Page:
The Role Of Fluidisation In The Formation Of Volcaniclastic Kimberlite- Grain Size Observations And Experimental Investigation

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Journal Article: The Role Of Fluidisation In The Formation Of Volcaniclastic Kimberlite- Grain Size Observations And Experimental Investigation

Abstract
Deep, steep-sided kimberlite pipes in southern Africa are normally partially filled with multiple units of a characteristically massive, structureless volcaniclastic rock, here termed massive volcaniclastic kimberlite (MVK). These units can be arranged in a pseudo-concentric, nested 'pipes-within-pipes' structure. Several key observations on typical MVK from the Venetia kimberlite pipes, South Africa, indicate that fluidisation may have been an important process during its emplacement. These include: (1) the thorough mixing together of juvenile components and of lithic components derived from all stratigraphic levels of the country rock and; (2) a matrix composed of void-filling minerals related to hydrothermal metamorphism (mainly diopside and serpentine), which indicates that the primary deposit had a high porosity (> 50%); and (3) particle size distributions poor in fine ash (< 0.0625 mm) and coarse lithic fragments (> 10 cm). Analogue experiments utilising a sand bed laced with marker horizons were conducted in order to investigate the role of fluidisation in the formation of MVK. High-pressure gas, fed through the bed from a point source, resulted in the formation of an upwardly diverging pipe structure of thoroughly mixed fluidised material bounded by undisturbed sand. Strong upward gas flow along the centre of the pipe is characteristically bubbly and results in internal circulation with downward moving regions at the pipe margins. Analysis of the experimental results suggests that the gas velocity decreases linearly with height and has a Gaussian distribution of vertical velocity in the cross-flow direction. A decrease in the gas flow rate resulted in the development of nested pipes reminiscent of the 'pipes-within-pipes' structures in kimberlite pipes. The results suggest that fluidisation could be a major control on the structure and sorting of deposits in kimberlite pipes. We propose that the fluidisation of particles in a kimberlite pipe occurs during the final stages of the eruption when erupting pyroclasts and incorporated fragmented lithic material can no longer be ejected out of the deep, wide conduit. This bed is subject to quasi-sustained fluidisation by the erupting gas-particle flow, which imparts on it the distinctive characteristics of a massive well-mixed, poorly sorted deposit.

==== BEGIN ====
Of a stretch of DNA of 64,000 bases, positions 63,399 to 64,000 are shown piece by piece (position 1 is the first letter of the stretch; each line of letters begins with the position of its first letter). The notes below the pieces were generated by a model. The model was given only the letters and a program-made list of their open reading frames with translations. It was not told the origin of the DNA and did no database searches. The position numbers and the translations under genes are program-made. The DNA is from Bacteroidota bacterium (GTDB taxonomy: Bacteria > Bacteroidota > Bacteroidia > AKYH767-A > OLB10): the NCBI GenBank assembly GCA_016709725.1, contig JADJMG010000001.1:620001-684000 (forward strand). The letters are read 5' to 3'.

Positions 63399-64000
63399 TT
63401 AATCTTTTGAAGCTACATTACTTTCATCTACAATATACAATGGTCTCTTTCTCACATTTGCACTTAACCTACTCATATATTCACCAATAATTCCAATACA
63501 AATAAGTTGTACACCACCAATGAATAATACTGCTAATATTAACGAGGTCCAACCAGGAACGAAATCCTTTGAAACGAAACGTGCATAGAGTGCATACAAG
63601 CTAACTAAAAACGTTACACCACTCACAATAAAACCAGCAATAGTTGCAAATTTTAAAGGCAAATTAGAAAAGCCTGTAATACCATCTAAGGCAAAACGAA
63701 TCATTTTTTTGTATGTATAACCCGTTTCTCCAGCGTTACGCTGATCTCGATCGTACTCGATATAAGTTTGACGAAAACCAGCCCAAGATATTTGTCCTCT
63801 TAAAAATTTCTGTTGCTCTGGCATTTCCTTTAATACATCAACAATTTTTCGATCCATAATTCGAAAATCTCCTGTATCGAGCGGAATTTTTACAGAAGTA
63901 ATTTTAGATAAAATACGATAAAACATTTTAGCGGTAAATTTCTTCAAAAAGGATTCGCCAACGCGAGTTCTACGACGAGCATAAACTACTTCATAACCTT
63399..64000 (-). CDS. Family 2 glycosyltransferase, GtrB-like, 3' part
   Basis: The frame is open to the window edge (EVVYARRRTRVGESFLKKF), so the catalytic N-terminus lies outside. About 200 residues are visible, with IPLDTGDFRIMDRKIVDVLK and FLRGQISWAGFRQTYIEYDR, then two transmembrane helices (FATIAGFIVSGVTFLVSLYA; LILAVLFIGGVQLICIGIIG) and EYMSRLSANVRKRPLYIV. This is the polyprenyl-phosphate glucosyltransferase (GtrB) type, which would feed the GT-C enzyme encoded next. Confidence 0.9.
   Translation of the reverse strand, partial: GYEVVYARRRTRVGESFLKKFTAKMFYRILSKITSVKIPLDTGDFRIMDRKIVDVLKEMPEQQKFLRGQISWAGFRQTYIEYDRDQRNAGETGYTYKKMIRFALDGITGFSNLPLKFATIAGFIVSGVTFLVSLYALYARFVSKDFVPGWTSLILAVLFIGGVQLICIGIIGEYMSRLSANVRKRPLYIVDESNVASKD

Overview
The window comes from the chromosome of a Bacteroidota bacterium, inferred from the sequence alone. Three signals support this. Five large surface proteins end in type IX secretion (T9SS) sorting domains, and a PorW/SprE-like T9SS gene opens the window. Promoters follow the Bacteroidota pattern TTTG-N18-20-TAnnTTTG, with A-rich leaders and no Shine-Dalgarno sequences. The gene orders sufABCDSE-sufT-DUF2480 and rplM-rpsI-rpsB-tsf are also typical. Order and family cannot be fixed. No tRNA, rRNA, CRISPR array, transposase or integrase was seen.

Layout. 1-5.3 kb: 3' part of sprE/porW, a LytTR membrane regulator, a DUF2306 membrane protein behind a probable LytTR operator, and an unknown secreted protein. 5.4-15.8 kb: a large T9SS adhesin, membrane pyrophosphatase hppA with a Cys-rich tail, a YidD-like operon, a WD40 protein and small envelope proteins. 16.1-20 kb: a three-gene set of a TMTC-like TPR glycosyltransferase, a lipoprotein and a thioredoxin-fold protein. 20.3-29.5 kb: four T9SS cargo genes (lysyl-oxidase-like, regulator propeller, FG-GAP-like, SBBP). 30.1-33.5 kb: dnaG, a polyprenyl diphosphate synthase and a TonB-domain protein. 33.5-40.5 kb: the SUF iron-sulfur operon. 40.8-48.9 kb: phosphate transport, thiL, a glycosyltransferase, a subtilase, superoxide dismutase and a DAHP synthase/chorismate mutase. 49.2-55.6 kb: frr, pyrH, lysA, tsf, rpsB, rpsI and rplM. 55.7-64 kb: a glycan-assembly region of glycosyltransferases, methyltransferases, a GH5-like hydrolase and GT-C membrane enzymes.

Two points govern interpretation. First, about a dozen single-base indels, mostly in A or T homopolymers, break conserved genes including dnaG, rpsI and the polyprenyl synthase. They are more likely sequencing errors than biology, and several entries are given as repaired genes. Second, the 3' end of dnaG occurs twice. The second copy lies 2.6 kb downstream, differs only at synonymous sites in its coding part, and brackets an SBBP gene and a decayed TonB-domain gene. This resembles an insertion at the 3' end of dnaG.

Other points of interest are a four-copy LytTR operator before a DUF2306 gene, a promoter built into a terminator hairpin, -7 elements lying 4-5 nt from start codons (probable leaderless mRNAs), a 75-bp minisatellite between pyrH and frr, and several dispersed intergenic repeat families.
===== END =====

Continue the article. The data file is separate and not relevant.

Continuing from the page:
Authors 
A. L. Walters, J. C. Phillips, R. J. Brown, M. Field, T. Gernon, G. Stripp and R. S. J. Sparks








Published Journal 
Journal of Volcanology and Geothermal Research, 2006





DOI 
Not Provided
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Citation

A. L. Walters,J. C. Phillips,R. J. Brown,M. Field,T. Gernon,G. Stripp,R. S. J. Sparks. 2006. The Role Of Fluidisation In The Formation Of Volcaniclastic Kimberlite- Grain Size Observations And Experimental Investigation. Journal of Volcanology and Geothermal Research. (!) .